RESALE GETS REAL
In Its Annual Resale Report, The RealReal Reveals New Leaders and Generational Trends
Tracking trends in luxury resale, this week San Francisco–headquartered reseller The RealReal released its 2019 Resale Report. Collecting sales and demand data based on the habits of millions of shoppers, the report revealed the top luxury brands in resale, generational trends in high-end secondhand goods and the emerging labels that are rising within the segment.
Gucci and Louis Vuitton were the top two on the list for The RealReal’s top-10 most-searched brands, with a lead of more than 225 percent over Chanel, the brand that occupies the no. 3 spot. While demand for Gucci had increased 78 percent and stands in the no. 1 spot among men and women, it was Balenciaga whose no. 10 place was most impressive as the brand rose in search frequency, securing a place on the list for the first time.
Sasha Skoda, category director for women’s at The RealReal, feels that these top-10 trends can be attributed to the brands bringing on board visionaries who helped the heritage labels rebrand their creative directions.
“Gucci, Balenciaga and Louis Vuitton have been able to rebrand themselves, bringing on new creative directors. Balenciaga brought in Demna Gvasalia, Louis Vuitton brought in Virgil Abloh in men’s, and Gucci brought in Alessandro Michele,” she said “They all reimagined the brands in ways that speak to the Millennial and Gen Z customer base in a way they previously have not.”
In addition to incorporating these fresh perspectives on luxury to reach a new generation of consumers, the brands have engaged in collaborations and product releases that speak to these customers. Skoda specifically cited Louis Vuitton’s partnerships with Supreme, Takashi Murakami and its LV Archlight sneaker; Gucci’s collaboration with the legendary Dapper Dan and its Ghost line; and Balenciaga’s Triple S sneaker as prime examples of how these brands have been able to secure an important place in the minds of shoppers.
Sustainability has been a large driver of consumer attraction to resale, according to the report. Responses by 82 percent of customers cited sustainability as a key driver to shop the resale site, while 56 percent of consignors mentioned eco responsibility as an important factor when consigning goods.
While 32 percent of customers cited replacing fast fashion with resold luxury goods as the reason they shop The RealReal, Skoda believes that the declining desire for adhering to seasonal trends also drives customers to shop the resale market. The report identifies year-over-year growth within macro trends, such as an increase of 544 percent in mini bags, 378 percent for hair clips, 364 percent in tie-dye goods, 358 percent in neon garments, 162 percent for blazers, 112 percent for cardigans, 111 percent in sheer pieces and 107 percent in PVC-based items.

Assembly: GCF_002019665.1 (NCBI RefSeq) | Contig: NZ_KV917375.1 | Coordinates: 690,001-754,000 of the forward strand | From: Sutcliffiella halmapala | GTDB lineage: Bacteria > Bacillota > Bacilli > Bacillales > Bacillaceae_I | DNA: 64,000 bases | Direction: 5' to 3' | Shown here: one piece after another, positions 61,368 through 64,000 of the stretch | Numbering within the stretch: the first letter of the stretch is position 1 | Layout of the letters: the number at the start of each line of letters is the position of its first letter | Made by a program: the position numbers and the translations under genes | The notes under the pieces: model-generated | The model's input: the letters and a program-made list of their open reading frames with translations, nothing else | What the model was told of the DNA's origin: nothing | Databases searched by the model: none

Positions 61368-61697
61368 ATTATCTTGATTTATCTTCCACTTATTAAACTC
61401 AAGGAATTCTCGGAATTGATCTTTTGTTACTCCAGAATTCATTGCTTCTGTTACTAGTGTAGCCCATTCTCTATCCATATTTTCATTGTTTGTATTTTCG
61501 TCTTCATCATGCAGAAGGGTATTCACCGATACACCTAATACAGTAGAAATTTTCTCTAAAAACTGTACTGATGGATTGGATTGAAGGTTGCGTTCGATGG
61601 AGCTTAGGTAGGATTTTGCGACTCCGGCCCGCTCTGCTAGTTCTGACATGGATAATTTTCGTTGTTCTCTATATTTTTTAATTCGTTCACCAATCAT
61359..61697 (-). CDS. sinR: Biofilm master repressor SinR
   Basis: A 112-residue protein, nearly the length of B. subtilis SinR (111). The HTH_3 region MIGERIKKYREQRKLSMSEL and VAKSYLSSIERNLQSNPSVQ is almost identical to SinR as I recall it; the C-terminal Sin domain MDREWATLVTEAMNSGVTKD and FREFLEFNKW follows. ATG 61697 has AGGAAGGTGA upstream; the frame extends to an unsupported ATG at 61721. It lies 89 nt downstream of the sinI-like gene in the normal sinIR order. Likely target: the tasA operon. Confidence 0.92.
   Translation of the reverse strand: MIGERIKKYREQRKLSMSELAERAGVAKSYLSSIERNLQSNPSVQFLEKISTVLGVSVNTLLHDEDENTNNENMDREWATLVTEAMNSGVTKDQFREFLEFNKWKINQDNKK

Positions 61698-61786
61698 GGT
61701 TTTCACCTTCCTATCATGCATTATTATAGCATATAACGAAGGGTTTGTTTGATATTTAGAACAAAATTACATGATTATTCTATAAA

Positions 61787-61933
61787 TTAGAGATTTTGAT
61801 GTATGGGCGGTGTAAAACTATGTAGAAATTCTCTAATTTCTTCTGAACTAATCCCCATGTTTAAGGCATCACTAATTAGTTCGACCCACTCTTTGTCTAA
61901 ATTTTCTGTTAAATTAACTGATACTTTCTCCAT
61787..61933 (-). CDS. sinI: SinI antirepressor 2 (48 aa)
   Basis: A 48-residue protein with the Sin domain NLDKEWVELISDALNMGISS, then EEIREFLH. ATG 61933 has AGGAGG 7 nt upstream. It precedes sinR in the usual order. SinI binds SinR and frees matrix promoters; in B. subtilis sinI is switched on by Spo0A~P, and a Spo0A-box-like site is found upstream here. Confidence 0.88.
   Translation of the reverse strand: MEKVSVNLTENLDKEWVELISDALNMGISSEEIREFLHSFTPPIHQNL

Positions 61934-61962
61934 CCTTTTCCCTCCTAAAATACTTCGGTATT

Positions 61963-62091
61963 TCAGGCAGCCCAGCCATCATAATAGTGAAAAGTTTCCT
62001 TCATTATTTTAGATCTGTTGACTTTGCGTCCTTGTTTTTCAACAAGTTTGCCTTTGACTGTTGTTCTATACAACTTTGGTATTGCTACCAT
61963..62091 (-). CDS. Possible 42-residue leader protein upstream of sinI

By choosing quality vintage pieces from different eras, consumers are creating their own unique, more personalized styles. There has also been a rise in emerging luxury brands, with Staud and Khaite securing the top two places for “Most-Searched Emerging Women’s Brands,” standing at 850 percent and 717 percent growth, respectively.
“We hit a saturation point where every influencer was wearing the same thing on the same day. We’re getting to a place where people want a sense of personal style again. It allows a wider breadth of brands to exist. There is a customer for everything,” said Skoda. “The rise of shopping resale lends itself to that. You’re no longer beholden to shop trends that are on a particular season’s runway.”
Often bypassed in favor of Generation Z and Baby Boomers, Generation X also made an impact on the resale market, according to the report.
“Now that streetwear has become so readily available, Gen X is looking to step up their game by mixing street style with luxury pieces,” said Sean Conway, senior sneaker and streetwear expert at The RealReal. “Gen Xers grew up during the birth of hip hop, street art, graffiti and skate culture. It’s that sense of nostalgia that plays a major role in recent streetwear demand growth.”
A 281 percent rise in the demand for streetwear was attributed to Gen X, Millennials and women. As Generation X rises through the professional ranks, thereby securing greater buying power, they are bringing a more casual yet polished style to the corporate setting.
“You’re having this customer who is in the office and they want to be relevant and want to connect with the younger generation that is becoming important,” explained Skoda. “There is a shift into more-casual outfitting.”
This shift is also important as more women shop men’s streetwear. As they seek more gender-neutral goods with which they can make a statement, female consumers clocked a 95 percent year-over-year increase in purchasing men’s streetwear pieces. Among Millennials, streetwear demand searches increased year over year by 237 percent, according to The RealReal.
“We’re going to start to see new things happening,” said Skoda. “[Particularly] with these brands that have been able to tap into the Gen Z and Millennial base with these archival products and reimagining logos.”
Images courtesy of The RealReal.